Wilkes pointed out that since Trial Court Rule 29 allows for no more than seven judges, they still have one spot that could be filled by the Supreme Court. He said the business court judges haven’t decided they need an additional judge, but that could change in the coming year.\

“We’re still handling the cases well, but I anticipate in the future that if we continue to grow at this pace, we will probably be approaching the court at some point to put in the full complement of judges,” he said.

The Business Court Division will see several other changes next year, including the addition of a law clerk who will be solely dedicated to the division. Wilkes explained that each business court judge works with their own law clerks, but the new law clerk will serve as a single contact person for attorneys and judges in the division.

Wilkes added that the new law clerk — who will start around Jan. 1 and be based in the Business Court Division headquarters in Martinsburg — will help develop and foster institutional knowledge about the business court cases.

The Business Court Division plans to increase its use of video conferencing for hearings. Last week, Wilkes held a hearing that was streamed via WebEx to his law clerk, who followed the arguments and helped prepare the order for that motion.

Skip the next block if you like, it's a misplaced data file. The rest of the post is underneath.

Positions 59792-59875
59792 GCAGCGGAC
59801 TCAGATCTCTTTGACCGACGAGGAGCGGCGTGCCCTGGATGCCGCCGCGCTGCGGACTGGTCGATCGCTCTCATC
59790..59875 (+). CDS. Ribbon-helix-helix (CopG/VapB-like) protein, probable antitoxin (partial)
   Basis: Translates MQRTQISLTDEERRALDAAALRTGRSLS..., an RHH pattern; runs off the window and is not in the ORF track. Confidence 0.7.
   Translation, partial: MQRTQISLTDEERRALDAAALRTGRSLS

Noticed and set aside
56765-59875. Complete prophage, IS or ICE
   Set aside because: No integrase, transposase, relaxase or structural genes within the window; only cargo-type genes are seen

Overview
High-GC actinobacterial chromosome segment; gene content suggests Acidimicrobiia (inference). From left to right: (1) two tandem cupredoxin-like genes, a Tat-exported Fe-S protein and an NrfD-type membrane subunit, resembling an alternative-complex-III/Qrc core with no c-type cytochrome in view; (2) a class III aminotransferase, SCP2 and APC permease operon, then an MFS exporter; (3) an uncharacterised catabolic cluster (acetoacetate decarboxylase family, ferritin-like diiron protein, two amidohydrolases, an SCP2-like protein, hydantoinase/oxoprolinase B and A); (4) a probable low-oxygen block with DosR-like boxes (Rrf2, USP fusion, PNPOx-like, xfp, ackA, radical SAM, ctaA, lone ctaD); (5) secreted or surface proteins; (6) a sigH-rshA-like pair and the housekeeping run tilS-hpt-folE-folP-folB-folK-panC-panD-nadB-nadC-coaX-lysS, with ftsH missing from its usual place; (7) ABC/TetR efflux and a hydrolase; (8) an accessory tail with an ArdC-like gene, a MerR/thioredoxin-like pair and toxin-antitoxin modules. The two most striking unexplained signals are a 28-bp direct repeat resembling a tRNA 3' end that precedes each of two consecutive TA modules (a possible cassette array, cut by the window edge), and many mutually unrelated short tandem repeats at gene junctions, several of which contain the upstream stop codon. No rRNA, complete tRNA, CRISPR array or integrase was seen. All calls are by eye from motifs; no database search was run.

Wilkes said by continuing to expand and offer web-based video conferences for certain proceedings, the division will increase flexibility and reduce expenses for everyone involved, particularly out-of-state counsel. He added that while West Virginia was the first to offer video conferencing in every courtroom in the state, it is a closed system that requires viewers to log in at the courthouse.

“To make it work in a business court scenario, we have to allow people to log in over the web from wherever they are,” Wilkes said. “That way, they can do it from their office if they have a laptop with a microphone and a camera.”

The Business Court Division will also soon implement a digital document retention system so judges can perform a web-based review of files. Wilkes explained that it would save time and cut more costs if judges could review their case documents from anywhere.

“It wouldn’t change the fact that the documents have to be filed in the county where the case is pending,” he said. “It just would allow us to get electronic copies and have them available to the judges and clerks who are working on the cases.”

Wilkes added that pre-suit mediation is another concept that could work for the Business Court Division in the future. He said a few other states like Delaware have created a system where parties can ask a judge to conduct a mediation or arbitration prior to filing a lawsuit.

“It could go a long way to saving companies and businesses money when they have disputes,” Wilkes said. “We’re just looking at this and discussing it to see how we could make it work in a state that doesn’t have any statutory or constitutional authority that’s apparent to get it going.”

Wilkes said the business court judges will continue to share what they learn from specialized training and work to implement those new ideas in the division.